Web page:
SMLD named an energy leader

CCERI_Transformer Installed

by Lex Thomas

The Sterling Municipal Light Department has long been recognized as a leader for implementing innovative energy initiatives that benefit ratepayers while maximizing energy resources. In survey results released in April, SMLD ranked in first place on the Utility Energy Storage list with 533 watts per customer installed in 2016. The 10th annual survey includes figures from 412 utilities across the country on solar connected to the grid both in 2016 and in total since 2007.

On October 12, clean energy leaders and stakeholders from across Massachusetts and New England gathered in Sterling to celebrate the groundbreaking for SMLD’s Community Clean Energy Resiliency Initiative Battery Storage Project, the first utility-scale municipal energy storage system in Massachusetts. The 2-megawatt/3.9 megawatt-hour battery storage system installed at Sterling’s Chocksett Road Substation is able to isolate from the main grid during a power outage and, with the support of existing solar generation, provide up to 12 days of backup power to the town’s police station and dispatch center, critical facilities providing first responder services. The system is designed to provide emergency backup power during severe weather episodes. The project doubles the installed battery storage capacity in Massachusetts.

While SMLD and its general manager Sean Hamilton are recognized as models for similar projects throughout the country, Hamilton is quick to point out that his organization’s success is due to a vast network of cooperative efforts throughout the town, the state, and the country.

“You don’t do a project like this without a lot of help on the operations side,” says Hamilton. “We’ve worked with all kinds of boards and committees in Sterling. They’ve all been fantastic. When you have that kind of cooperation, things go smoothly.”

One reason the project is drawing a lot of attention from communities and power utilities throughout the country is that the facility was built in 33 working days, and went into operation on December 16 during a particularly cold spell, and immediately reduced energy costs by $17,000.

“That’s a successful project,” says Hamilton.

The project was completed with a $2.7 million budget, which included a $1.46 million grant from the Massachusetts Department of Energy Resources, under the leadership of Commissioner Judith Judson, with additional financial and technical assistance from the Department of Energy, Office of Electricity (DOE-OE) under the direction of Dr. Imre Gyuk.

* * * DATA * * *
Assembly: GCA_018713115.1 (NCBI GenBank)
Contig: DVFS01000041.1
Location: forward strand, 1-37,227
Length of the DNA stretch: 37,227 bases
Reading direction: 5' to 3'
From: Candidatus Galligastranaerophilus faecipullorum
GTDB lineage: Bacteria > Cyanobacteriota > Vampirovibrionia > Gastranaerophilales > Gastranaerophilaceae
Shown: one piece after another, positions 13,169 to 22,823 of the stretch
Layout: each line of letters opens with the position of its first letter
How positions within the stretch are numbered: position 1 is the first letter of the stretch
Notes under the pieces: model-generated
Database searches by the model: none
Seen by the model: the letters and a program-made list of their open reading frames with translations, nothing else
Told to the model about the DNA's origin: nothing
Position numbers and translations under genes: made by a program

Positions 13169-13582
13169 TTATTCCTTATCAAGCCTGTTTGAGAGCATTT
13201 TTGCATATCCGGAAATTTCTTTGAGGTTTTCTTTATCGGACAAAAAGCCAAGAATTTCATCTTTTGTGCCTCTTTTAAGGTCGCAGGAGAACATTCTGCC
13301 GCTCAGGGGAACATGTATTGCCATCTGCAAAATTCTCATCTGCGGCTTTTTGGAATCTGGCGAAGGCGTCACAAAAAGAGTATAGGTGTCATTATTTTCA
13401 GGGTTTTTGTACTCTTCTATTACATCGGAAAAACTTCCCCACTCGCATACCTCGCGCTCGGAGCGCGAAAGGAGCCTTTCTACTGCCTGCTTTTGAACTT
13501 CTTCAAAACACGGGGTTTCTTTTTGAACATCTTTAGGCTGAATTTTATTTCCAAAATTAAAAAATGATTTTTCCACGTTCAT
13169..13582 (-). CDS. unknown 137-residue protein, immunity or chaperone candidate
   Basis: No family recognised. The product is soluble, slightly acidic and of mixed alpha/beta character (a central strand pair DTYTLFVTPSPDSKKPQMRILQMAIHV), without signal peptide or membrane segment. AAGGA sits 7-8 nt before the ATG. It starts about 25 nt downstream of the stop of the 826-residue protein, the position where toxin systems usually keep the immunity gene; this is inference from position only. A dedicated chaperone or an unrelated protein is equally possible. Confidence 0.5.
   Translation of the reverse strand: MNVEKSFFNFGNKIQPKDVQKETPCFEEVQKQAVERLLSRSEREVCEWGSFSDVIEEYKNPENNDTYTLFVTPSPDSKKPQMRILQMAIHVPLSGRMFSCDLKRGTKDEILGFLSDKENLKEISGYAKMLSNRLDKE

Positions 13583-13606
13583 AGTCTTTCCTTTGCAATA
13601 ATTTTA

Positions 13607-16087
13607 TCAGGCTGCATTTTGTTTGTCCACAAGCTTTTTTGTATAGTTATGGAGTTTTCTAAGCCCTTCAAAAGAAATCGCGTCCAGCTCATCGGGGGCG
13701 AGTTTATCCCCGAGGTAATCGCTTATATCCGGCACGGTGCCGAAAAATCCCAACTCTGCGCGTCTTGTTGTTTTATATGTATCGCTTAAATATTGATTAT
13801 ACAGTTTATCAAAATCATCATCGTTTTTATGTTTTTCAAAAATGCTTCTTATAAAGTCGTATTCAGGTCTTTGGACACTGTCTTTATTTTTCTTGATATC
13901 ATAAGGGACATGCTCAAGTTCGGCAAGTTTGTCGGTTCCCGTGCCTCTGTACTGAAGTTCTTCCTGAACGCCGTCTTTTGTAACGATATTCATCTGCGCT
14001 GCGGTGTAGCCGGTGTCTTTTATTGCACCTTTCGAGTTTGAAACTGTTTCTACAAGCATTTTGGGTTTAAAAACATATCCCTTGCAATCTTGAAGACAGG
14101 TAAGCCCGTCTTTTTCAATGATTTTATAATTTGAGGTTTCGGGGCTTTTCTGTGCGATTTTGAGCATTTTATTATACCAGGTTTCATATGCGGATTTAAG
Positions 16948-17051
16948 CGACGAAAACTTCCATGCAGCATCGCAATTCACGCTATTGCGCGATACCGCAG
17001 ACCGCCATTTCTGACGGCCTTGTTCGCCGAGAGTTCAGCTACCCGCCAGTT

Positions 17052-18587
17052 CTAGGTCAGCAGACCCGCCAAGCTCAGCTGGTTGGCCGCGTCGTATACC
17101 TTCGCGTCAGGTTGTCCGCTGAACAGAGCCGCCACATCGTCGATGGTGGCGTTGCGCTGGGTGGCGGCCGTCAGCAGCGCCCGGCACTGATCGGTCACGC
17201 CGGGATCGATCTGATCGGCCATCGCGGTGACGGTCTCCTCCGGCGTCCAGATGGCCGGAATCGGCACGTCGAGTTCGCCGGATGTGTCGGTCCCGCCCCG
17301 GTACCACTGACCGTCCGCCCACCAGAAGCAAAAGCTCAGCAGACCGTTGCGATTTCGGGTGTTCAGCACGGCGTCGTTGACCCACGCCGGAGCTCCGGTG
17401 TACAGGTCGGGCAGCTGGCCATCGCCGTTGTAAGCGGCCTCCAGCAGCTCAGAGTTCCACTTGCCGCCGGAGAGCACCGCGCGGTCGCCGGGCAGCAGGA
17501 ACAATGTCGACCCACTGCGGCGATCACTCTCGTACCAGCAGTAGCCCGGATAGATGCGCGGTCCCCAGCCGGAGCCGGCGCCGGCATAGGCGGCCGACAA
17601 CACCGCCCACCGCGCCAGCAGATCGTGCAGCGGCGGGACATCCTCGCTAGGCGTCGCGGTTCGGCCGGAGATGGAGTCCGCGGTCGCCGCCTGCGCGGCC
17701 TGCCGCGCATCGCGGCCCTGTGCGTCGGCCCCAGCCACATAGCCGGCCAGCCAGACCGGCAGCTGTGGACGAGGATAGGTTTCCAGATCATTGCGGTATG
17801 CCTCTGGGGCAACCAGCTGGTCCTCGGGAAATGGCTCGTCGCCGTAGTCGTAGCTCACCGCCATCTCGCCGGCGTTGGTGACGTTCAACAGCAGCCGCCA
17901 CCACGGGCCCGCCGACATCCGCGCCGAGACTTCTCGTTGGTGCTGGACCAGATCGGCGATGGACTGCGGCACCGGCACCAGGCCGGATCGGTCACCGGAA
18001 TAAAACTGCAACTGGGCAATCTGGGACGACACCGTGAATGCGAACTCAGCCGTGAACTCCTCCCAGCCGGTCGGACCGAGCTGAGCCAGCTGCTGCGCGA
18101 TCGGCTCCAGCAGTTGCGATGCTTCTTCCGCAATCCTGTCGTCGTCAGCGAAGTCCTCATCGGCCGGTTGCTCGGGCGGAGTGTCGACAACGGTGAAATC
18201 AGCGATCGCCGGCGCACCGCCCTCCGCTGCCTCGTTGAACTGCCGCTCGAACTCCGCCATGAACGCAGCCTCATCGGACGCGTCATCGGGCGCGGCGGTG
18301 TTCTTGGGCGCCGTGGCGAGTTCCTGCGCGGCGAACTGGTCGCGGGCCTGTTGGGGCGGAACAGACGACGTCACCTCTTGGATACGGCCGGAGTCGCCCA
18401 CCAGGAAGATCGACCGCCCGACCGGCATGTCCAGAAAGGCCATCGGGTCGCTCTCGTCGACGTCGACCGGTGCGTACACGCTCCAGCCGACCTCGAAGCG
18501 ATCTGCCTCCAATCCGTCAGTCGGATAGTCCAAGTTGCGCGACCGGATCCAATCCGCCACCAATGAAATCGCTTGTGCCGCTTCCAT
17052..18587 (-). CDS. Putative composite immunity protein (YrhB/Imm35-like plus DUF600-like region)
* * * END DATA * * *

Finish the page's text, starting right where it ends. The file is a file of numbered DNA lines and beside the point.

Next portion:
“But the grants were to the town,” says Hamilton. “So we needed cooperation from the Board of Selectmen and others to get the project off the ground. You can do a project in any town at any time. But it’s the teamwork that makes a difference, and this is a team.”

Hamilton is proud that the project was completed without incurring any debt, and that SMLD will be debt-free by next year.

One of the challenges Hamilton and his SMLD crew have faced as leaders in the field is the lack of precedent in testing various aspects of the project, which has recently been tested with Sterling’s police and fire departments running on batteries for a short period of time.

“I am so proud of our SMLD crew,” says Hamilton. “They worked hard to get the project operational in just 33 days. But we couldn’t have done it without a lot of help. Anytime we made a call, we got results. When we called the DPW for help, they were there right away. The police and fire departments were incredibly patient with testing the system. This is really a great town, and we’re very lucky to have such fantastic teamwork and support. Our success is everyone’s success.”

Photo: SMLD crew installing transformer.

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